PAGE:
Patients with hypokalemia or hypomagnesemia should have the condition corrected whenever possible before being treated with Cordarone I.V., as these disorders can exaggerate the degree of QTc prolongation and increase the potential for TdP. Special attention should be given to electrolyte and acid-base balance in patients experiencing severe or prolonged diarrhea or in patients receiving concomitant diuretics.
Cordarone I.V. is contraindicated in patients with known hypersensitivity to any of the components of Cordarone I.V., including iodine, or in patients with cardiogenic shock, marked sinus bradycardia, and second- or third-degree AV block unless a functioning pacemaker is available.
Additional information about Pacerone
Pacerone Indication: Intravenously, for initiation of treatment and prophylaxis of frequently recurring ventricular fibrillation and hemodynamically unstable ventricular tachycardia in patients refractory to other therapy. Orally, for the treatment of life-threatening recurrent ventricular arrhythmias such as recurrent ventricular fibrillation and recurrent hemodynamically unstable ventricular tachycardia.
Mechanism Of Action: The antiarrhythmic effect of amiodarone may be due to at least two major actions. It prolongs the myocardial cell-action potential (phase 3) duration and refractory period and acts as a noncompetitive a- and b-adrenergic inhibitor.
Drug Interactions: Amprenavir The protease inhibitor increases the effect and toxicity of amiodarone
Anisindione Increases the anitcoagulant effect
Atazanavir Increased risk of cardiotoxicity/arrhythmias
Atomoxetine The CYP2D6 inhibitor could increase the effect and toxicity of atomoxetine
Cisapride Increased risk of cardiotoxicity and arrhythmias
Clarithromycin Increased risk of cardiotoxicity and arrhythmias
Cyclosporine Increases the effect and toxicity of cyclosporine
Dicumarol Increases the anticoagulant effect
Digoxin Increases the effect of digoxin
Dihydroquinidine barbiturate Increases the effect of quinidine
Diltiazem Increased risk of cardiotoxicity and arrhythmias
Erythromycin Increased risk of cardiotoxicity and arrhythmias
Ethotoin Increases the effect of hydantoin
Fentanyl Possible bradycardia, hypotension
Flecainide Increases the effect and toxicity of flecainide
Fosamprenavir The protease inhibitor increases the effect and toxicity of amiodarone
Fosphenytoin Increases the effect of hydantoin
Gatifloxacin Increased risk of cardiotoxicity and arrhythmias
Grepafloxacin Increased risk of cardiotoxicity and arrhythmias
Indinavir Indinavir increases the effect and toxicity of amiodarone
Levofloxacin Increased risk of cardiotoxicity and arrhythmias
Mephenytoin Increases the effect of hydantoin
Mesoridazine Increased risk of cardiotoxicity and arrhythmias
Moxifloxacin Increased risk of cardiotoxicity and arrhythmias
Nelfinavir Nelfinavirincreases the effect and toxicity of amiodarone
Acenocoumarol Increases the anticoagulant effect
Phenytoin Increases the effect of hydantoin
Procainamide Increases serum levels and toxicity of procainamide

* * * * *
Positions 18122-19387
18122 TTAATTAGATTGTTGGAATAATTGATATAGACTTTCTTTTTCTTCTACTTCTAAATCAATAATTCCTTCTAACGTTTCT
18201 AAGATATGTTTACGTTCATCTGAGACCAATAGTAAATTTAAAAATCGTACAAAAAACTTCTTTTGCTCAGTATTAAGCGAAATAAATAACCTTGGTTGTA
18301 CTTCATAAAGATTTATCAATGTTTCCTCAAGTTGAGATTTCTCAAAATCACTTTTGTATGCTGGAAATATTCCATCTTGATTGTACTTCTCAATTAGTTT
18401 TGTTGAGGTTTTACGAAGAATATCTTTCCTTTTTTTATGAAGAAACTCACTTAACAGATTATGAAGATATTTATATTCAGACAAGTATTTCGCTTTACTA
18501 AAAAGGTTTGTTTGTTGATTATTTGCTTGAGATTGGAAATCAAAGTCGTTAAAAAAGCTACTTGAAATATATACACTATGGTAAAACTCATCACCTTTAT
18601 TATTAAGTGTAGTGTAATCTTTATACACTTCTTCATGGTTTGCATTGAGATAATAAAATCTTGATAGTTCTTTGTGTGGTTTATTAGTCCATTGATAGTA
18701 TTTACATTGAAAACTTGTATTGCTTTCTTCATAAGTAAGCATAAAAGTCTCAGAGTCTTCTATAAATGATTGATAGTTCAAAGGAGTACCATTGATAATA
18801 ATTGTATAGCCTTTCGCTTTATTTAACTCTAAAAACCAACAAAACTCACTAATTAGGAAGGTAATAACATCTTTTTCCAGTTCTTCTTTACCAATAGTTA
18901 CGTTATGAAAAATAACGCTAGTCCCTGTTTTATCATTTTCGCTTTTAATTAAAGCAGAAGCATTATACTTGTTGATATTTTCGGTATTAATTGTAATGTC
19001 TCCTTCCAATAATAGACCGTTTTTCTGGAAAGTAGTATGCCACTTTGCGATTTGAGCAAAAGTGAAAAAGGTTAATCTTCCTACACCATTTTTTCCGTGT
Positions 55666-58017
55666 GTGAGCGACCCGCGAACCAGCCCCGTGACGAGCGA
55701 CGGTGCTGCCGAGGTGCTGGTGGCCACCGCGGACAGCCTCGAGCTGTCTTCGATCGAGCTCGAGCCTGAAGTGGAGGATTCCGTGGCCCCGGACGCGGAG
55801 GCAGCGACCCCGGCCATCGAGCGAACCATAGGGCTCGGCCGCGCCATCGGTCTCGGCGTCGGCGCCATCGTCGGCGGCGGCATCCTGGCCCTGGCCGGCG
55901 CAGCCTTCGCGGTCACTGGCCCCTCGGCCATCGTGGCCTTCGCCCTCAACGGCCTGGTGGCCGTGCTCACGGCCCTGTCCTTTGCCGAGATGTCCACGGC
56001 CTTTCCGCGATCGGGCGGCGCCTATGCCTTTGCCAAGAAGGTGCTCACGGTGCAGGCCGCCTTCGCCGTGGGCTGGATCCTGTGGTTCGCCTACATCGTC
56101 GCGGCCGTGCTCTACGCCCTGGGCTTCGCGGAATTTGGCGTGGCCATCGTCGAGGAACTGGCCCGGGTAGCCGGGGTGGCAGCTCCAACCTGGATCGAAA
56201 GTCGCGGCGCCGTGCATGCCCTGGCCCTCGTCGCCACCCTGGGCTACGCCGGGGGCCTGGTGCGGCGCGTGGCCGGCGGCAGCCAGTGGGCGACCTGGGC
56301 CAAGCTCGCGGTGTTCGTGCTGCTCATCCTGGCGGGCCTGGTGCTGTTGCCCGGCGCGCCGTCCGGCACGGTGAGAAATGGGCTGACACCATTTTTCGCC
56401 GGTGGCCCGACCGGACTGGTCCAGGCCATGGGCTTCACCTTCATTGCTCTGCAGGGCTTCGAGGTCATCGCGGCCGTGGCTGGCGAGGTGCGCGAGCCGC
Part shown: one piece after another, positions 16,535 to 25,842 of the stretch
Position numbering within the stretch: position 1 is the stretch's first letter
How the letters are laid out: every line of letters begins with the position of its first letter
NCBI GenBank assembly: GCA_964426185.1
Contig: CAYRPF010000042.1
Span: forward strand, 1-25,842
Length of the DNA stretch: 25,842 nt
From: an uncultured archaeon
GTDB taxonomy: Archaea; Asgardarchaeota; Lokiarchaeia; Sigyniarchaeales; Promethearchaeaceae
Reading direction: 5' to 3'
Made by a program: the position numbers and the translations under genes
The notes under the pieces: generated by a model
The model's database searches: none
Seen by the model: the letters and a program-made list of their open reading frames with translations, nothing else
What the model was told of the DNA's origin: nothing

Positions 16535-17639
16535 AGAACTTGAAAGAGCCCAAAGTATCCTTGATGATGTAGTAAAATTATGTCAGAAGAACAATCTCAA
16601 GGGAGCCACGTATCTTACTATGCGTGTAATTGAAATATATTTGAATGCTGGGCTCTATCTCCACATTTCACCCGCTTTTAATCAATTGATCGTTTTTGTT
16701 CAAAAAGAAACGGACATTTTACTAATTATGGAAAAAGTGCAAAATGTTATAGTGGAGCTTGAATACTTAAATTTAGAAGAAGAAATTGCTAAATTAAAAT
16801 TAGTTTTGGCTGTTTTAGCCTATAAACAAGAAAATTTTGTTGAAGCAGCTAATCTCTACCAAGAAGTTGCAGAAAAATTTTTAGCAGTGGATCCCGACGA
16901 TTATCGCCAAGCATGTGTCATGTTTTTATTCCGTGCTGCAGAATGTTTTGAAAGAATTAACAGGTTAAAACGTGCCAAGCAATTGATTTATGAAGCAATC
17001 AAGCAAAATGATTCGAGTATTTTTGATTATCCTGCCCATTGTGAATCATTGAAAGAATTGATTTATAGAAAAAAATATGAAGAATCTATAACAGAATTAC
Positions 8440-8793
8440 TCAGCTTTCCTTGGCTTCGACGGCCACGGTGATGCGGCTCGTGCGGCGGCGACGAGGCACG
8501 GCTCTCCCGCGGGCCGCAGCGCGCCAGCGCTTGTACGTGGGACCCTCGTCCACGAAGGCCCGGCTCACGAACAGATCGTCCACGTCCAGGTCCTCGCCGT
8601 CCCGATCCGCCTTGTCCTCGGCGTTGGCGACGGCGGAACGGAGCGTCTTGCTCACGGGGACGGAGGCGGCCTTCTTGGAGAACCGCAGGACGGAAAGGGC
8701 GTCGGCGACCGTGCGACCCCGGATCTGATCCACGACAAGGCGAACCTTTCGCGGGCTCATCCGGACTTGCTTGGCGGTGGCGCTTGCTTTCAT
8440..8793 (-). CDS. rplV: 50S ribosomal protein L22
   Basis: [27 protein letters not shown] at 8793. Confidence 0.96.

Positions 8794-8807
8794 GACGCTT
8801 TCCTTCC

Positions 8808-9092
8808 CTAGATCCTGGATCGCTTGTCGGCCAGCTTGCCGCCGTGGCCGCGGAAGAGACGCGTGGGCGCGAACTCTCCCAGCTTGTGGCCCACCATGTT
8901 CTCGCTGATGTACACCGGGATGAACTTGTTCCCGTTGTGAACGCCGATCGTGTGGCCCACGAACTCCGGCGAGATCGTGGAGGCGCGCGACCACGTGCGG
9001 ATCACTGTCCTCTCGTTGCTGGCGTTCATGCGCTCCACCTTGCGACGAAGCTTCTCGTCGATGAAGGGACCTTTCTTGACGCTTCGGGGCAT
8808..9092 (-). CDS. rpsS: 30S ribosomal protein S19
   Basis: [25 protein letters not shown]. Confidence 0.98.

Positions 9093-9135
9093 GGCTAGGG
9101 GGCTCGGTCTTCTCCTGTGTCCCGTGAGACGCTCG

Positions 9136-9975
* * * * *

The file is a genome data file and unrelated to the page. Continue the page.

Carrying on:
Quinidine Increases the effect of quinidine
Quinidine barbiturate Increases the effect of qiunidine
Ranolazine Possible additive effect on QT prolongation
Rifampin Rifampin decreases the effect of amiodarone
Ritonavir Ritonavir increases the effect and toxicity of amiodarone
Saquinavir The protease inhibitor increases the effect and toxicity of amiodarone
Simvastatin Increased risk of rhabdomyolysis
Sparfloxacin Increased risk of cardiotoxicity and arrhythmias
Telithromycin Increased risk of cardiotoxicity and arrhythmias
Terfenadine Increased risk of cardiotoxicity and arrhythmias
Terfenadine Increased risk of cardiotoxicity and arrhythmias
Thioridazine Increased risk of cardiotoxicity and arrhythmias
Vardenafil Increased risk of cardiotoxicity and arrhythmias
Warfarin Increases the anticoagulant effect
Ziprasidone Increased risk of cardiotoxicity and arrhythmias
Iohexol Increased risk of cardiotoxicity and arrhythmias
Food Interactions: Take without regard to meals.
Grapefruit can significantly increase serum levels of this product.
Grapefruit and grapefruit juice should be avoided throughout treatment.
Generic Name: Amiodarone
Synonyms: Amiodarona [INN-Spanish]; Amiodarone Base; Amiodarone HCL; Amiodarone Hydrochloride; Amiodaronum [INN-Latin]
Drug Category: Vasodilator Agents; Enzyme Inhibitors; Anti-Arrhythmia Agents
Drug Type: Small Molecule; Approved; Investigational
Other Brand Names containing Amiodarone: Aminodarone; Amiodarons; Cordarone; Cordarone Intravenous; Labaz; Pacerone; pms-Amiodarone; Aratac; Arycor; Amio-Aqueous IV;
Absorption: Slow and variable (about 20 to 55% of an oral dose is absorbed).
Toxicity (Overdose): Intravenous, mouse: LD50 = 178 mg/kg. Some side effects have a significant mortality rate: specifically, hepatitis, exacerbation of asthma and congestive failure, and pneumonitis.
Protein Binding: >96%
Biotransformation: Amiodarone is extensively metabolized in the liver via CYP2C8 (under 1% unchanged in urine), and can effect the metabolism of numerous other drugs. The major metabolite of amiodarone is desethylamiodarone (DEA), which also has antiarrhythmic properties. The metabolism of amiodarone is inhibited by grapefruit juice, leading to elevated serum levels of amiodarone.
Half Life: 58 days (range 15-142 days)
Dosage Forms of Pacerone: Solution Intravenous
Chemical IUPAC Name: (2-butyl-1-benzofuran-3-yl)-[4-(2-diethylaminoethoxy)-3,5-diiodophenyl]methanone
Chemical Formula: C25H29I2NO3
Amiodarone on Wikipedia: https://en.wikipedia.org/wiki/Amiodarone
Organisms Affected: Humans and other mammals